CONELRAD would love to talk to any of the surviving cast and crew members of Warning Red or their family members. If you fit this description, please contact us. If we hear from anyone, we will update this post.


Norwood Studios Presents
A Webster-Martin Production

Warning Red Titile 
Starring Joseph Cunningham as Martin Dale
Director: Nicholas Webster
Producer: Philip Martin
Assistant Producer: F. William Hart
Photographed by Bert Spielvogel
Script: Kirby Hawkes


Produced with the cooperation of The Federal Civil Defense Administration at the Capitol Film Studios
Washington, D.C.
Copyright 1956 Norwood Studios

Capitol Film Studios

Sunday, January 8, 2012


“For several months our staffs have been discussing the possibility of prepositioning at the Classified Location a suitable script for general broadcast immediately in the event of an emergency. We have also inquired as to the feasibility of prepositioning a recorded message which could be broadcast under specific circumstances.”

-- Excerpt from a government memorandum dated April 22, 1960

Document Callout

On October 21, 2011 historian and longtime friend of CONELRAD David Krugler emailed to us an intriguing and maddeningly incomplete Cold War era document. The 1960 memo with the subject line “Emergency Statements” proves that the United States government considered the use of prepositioned messages by the President for use in the event of a nuclear attack. Unfortunately, the attachment with the “prepared…text” that is so prominently called out by the document’s author is nowhere to be found.

When we asked Professor Krugler if he had the attachment he said that he did not and would have certainly copied it had he seen it in the early 2000s when he was researching his book. CONELRAD immediately hired a highly recommended researcher to go to the National Archives in College Park, Maryland to find the document.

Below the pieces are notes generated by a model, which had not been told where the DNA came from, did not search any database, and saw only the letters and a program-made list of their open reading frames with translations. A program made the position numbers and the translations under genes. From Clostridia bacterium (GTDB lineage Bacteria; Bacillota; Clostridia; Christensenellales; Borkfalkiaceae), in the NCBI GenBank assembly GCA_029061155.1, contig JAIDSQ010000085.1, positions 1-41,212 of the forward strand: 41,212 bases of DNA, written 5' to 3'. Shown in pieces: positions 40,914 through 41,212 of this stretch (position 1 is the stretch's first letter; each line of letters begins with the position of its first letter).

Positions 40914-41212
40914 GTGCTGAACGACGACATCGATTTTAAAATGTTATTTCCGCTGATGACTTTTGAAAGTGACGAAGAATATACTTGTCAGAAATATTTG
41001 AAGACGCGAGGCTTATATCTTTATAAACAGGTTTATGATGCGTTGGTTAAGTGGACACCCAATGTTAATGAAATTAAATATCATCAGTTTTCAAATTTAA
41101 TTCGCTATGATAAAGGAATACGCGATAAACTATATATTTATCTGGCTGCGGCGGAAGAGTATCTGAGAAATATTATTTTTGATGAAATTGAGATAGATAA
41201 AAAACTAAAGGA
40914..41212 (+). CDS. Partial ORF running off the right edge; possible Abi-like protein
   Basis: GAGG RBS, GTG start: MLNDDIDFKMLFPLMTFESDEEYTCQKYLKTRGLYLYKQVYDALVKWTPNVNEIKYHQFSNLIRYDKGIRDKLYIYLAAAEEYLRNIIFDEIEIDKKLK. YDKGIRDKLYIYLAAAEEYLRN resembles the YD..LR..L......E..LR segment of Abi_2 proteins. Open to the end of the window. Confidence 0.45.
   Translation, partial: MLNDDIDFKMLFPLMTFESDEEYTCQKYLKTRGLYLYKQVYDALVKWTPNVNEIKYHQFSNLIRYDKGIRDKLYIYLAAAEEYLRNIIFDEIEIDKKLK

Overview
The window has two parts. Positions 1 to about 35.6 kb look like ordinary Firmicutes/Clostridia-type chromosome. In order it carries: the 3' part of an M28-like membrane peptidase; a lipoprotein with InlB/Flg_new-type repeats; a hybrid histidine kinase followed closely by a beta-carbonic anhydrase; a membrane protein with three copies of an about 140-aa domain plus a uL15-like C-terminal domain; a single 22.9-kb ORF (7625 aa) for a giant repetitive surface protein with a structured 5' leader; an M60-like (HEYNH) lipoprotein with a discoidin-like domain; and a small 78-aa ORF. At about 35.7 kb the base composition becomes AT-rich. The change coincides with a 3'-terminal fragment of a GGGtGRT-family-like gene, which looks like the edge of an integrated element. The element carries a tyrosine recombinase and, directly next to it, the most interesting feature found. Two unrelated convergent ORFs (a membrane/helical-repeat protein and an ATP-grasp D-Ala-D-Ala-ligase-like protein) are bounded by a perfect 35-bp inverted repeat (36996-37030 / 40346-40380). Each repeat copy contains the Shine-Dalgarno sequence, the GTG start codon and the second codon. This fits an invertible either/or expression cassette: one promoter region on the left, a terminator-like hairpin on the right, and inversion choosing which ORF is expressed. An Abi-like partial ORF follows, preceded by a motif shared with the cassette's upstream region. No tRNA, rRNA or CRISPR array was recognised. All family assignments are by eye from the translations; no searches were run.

As of this posting, the attachment has not been located in the folder or the box in which Professor Krugler originally found the memo. Our researcher is currently going through additional boxes in the Record Group, but the prospect of finding the “Doomsday Script” does not look promising. But while we are looking for this crucial part of the treasure map that may ultimately lead to the Arthur Godfrey Doomsday Tape (or, perhaps more likely, the Dwight D. Eisenhower Doomsday Tape), we thought we might as well share what we do have.


“Emergency Statements” is dated April 22, 1960 and was issued by Lewis E. Berry (1914-2005), Deputy Administrator of the Office of Civil and Defense Mobilization. It was rewritten by Eugene J. Quindlen (1919-1977), Assistant Director for Government Preparedness, Office of Emergency Preparedness. The intended recipient was Kenneth T. Downs (1909-1991), Assistant Director for Training, Education and Public Affairs for the Office of Civil and Defense Mobilization (OCDM). Dean Pohlenz (1920-1993), one of the signatories, was an official with OCDM. “J. Scott,” one of the cc addressees, is Jack R. Scott (1921-2008), classified location director, OCDM. The document, which resides in Record Group 396, Box 5, Folder “Federal, State and Local Plans” at the National Archives and Records Administration at College Park, Maryland, is presented below along with a transcription.

Presidential Emergency Statements: 4/22/1960 Memo

April 22 1960

Assistant Director for Training, Education and Public Affairs

Assistant Director for Plans and Operations

Emergency Statements

For several months our staffs have been discussing the possibility of prepositioning at the Classified Location a suitable script for general broadcast immediately in the event of an emergency.

We have also inquired as to the feasibility of prepositioning a recorded message which could be broadcast under specific circumstances.

On various occasions rotating personnel to the Site have raised the matter for discussion. Mr. Heslep of the Atomic Energy Commission has prepared a possible text, the main feature of which is that it does not pretend that the President is delivering it “live.” This seems to be worth serious consideration, and I am, therefore, attaching Mr. Heslep’s material for such appropriate use as you might wish to make.


Lewis E. Berry


Rewritten: 350/EJQuindlen/kes/x3235/4-22-60
Central Files – 2
Mr. Berry
Mr. Quindlen
Mr. Scott

[Note: Document is actually signed by E.J. Quindlen and Dean Pohlenz]

Heslep Portrait-Lo